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Into the sunset / March 12, 2009
In just about all of life’s pursuits you’ll find solid, hardworking, competent people who keep their heads down, theirs lips zipped and their eyes on the ball. They usually do a great job of tending to business — theirs, and sometimes even yours.

Then there are folks who go the other way: people who can’t leave well enough alone, who go out of their way to act in gratuitous fashion, who won’t shoot straight because that’s hard to do so while talking out of both sides of the mouth.

If the latter description sounds like a politician, well, so it is — at least that’s the popular conception of the job. But believe it or not, there are politicians who ably serve the public interest by toiling behind the scenes, quietly putting together coalitions and getting things done for the good of their constituents. Such people tend to have long careers in politics. They have many attributes, but first and foremost is being temperamentally suited for the job.

With his unexpected decision not to seek re-election, and following a General Assembly session marked by some frankly bizarre behavior on his part, Delegate Clarke Hogan has demonstrated that for all his other alleged gifts, he lacks a proper temperament for the job.

Some people may think that’s a good thing in a contrary way. I don’t buy it, but Hogan certainly can point to some victories in his eight years in the House and say the bull-in-the-china-shop approach was a key to his success. Rising to the rarified status of House budget conferee, Hogan was well-situated to protect important local initiatives such as the Southern Virginia Higher Education Center. The SVHEC is one of the best things going in Halifax County, and to the extent that Hogan was able to milk the state’s coffers to boost its budget, hooray for him.

But let’s take a break from the amen chorus long enough to ask: How well did Hogan do in fulfilling his most important pledge, made when he first ran for office, to create jobs and reverse the economic slide of Halifax County? The results speak for themselves. Obviously this is a challenge that requires a lot of people pulling in the same direction to overcome, so you can’t lay the failure at the feet of any one individual. But when the proverbial leader of the team sets the wrong direction and the wrong tone besides, and the rest of us have to live with the results, then it becomes fair to ask: What did Clarke Hogan ever do for his district?

Being a bit of a pack rat, I still have a campaign flyer from Hogan’s first run for office in 2001. Under the cheesy title of “a J.O.B.S. program” for Southside Virginia, our fledgling delegate-to-be promised his unflagging efforts on behalf of several worthwhile objectives, one being the four-lane expansion of U.S. Route 501 to Lynchburg. Once he got to Richmond Hogan went in the 180 degree opposite direction. Not only did he never make a serious effort to win funding for 501, he ingratiated himself with the House leadership — particularly Speaker of the House William Howell, forever Hogan’s patron — by signing up for the partisan duty of killing whatever legislation the other side proposed to fix the problem. If Hogan had a plan for Halifax County that he felt he could achieve as hatchet man in the legislature, he did a darn fine job of keeping it a secret.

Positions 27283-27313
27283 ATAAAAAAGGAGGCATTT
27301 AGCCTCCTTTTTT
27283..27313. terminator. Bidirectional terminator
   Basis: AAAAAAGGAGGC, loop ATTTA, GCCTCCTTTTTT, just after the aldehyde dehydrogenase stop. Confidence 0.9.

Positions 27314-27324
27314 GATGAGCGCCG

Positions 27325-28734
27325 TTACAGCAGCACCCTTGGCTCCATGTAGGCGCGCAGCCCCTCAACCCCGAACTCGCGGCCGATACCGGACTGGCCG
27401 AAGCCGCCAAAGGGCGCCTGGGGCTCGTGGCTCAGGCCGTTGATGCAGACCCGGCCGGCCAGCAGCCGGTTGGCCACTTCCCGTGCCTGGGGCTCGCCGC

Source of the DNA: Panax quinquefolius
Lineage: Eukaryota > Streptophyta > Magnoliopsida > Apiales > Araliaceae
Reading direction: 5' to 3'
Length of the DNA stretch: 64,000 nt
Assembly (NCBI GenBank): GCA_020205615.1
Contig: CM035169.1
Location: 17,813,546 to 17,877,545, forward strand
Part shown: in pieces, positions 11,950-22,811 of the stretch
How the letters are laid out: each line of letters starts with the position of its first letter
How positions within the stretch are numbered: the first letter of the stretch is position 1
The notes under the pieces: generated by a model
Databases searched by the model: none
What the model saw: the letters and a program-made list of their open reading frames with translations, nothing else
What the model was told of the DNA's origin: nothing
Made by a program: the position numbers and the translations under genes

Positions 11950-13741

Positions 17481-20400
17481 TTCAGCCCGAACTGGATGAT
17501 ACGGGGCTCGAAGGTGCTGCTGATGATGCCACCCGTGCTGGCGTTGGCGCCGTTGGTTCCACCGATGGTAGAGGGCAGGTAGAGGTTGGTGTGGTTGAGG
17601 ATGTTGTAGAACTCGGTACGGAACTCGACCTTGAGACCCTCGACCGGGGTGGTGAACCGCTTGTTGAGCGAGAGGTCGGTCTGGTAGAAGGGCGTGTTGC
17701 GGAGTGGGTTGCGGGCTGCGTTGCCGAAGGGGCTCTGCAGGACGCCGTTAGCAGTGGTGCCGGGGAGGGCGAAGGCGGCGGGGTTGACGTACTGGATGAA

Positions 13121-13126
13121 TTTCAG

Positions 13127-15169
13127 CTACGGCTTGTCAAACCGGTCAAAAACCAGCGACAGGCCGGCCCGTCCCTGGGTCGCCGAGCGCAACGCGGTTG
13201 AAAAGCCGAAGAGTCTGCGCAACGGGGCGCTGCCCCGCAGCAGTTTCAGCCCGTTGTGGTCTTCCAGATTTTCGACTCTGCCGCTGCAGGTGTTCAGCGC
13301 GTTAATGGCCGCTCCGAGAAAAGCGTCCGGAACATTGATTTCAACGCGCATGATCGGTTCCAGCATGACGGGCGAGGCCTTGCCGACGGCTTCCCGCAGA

Well, you might say: Politicians break their promises all the time. And so they do. But Hogan’s utter abandonment of this local priority points up a curious aspect of his political career: he always had a lot more success advancing his career than his district. In fact, his quick rise in the legislature arguably came at the district’s expense. Think about it: prior to the economic downtown and the cratering of Virginia’s budget, the roads issue was front and center in the General Assembly. Any semi-competent politician, Republican or Democrat, could have offered his support for a transportation solution for Northern Virginia and Hampton Roads in exchange for expansion of Route 501 or, for that matter, completion of the Superhighway 58 project. (While a four-laned 501 should be a top priority for the local economic development crowd — and I use the term advisedly and loosely — fixing this awful highway also would have saved lives over the eight years that Hogan has served as delegate.) Hogan’s agenda ultimately has been about Hogan: if that required carrying water for a House GOP leadership that has no appreciation for the needs of Southside Virginia, then so be it.